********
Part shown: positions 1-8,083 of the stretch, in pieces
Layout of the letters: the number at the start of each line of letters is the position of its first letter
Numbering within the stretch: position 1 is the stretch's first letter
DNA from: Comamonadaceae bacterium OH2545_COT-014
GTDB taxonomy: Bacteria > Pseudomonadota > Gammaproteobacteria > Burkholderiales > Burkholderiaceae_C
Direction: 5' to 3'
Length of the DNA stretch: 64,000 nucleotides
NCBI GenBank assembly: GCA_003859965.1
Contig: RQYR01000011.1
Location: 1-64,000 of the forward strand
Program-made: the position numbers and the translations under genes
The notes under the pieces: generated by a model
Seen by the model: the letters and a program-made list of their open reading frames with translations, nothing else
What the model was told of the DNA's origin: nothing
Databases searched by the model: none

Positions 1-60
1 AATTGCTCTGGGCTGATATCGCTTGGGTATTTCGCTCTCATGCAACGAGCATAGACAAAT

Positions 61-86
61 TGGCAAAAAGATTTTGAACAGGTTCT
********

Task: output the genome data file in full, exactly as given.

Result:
Part shown: positions 1-8,083 of the stretch, in pieces
Layout of the letters: the number at the start of each line of letters is the position of its first letter
Numbering within the stretch: position 1 is the stretch's first letter
DNA from: Comamonadaceae bacterium OH2545_COT-014
GTDB taxonomy: Bacteria > Pseudomonadota > Gammaproteobacteria > Burkholderiales > Burkholderiaceae_C
Direction: 5' to 3'
Length of the DNA stretch: 64,000 nucleotides
NCBI GenBank assembly: GCA_003859965.1
Contig: RQYR01000011.1
Location: 1-64,000 of the forward strand
Program-made: the position numbers and the translations under genes
The notes under the pieces: generated by a model
Seen by the model: the letters and a program-made list of their open reading frames with translations, nothing else
What the model was told of the DNA's origin: nothing
Databases searched by the model: none

Positions 1-60
1 AATTGCTCTGGGCTGATATCGCTTGGGTATTTCGCTCTCATGCAACGAGCATAGACAAAT

Positions 61-86
61 TGGCAAAAAGATTTTGAACAGGTTCT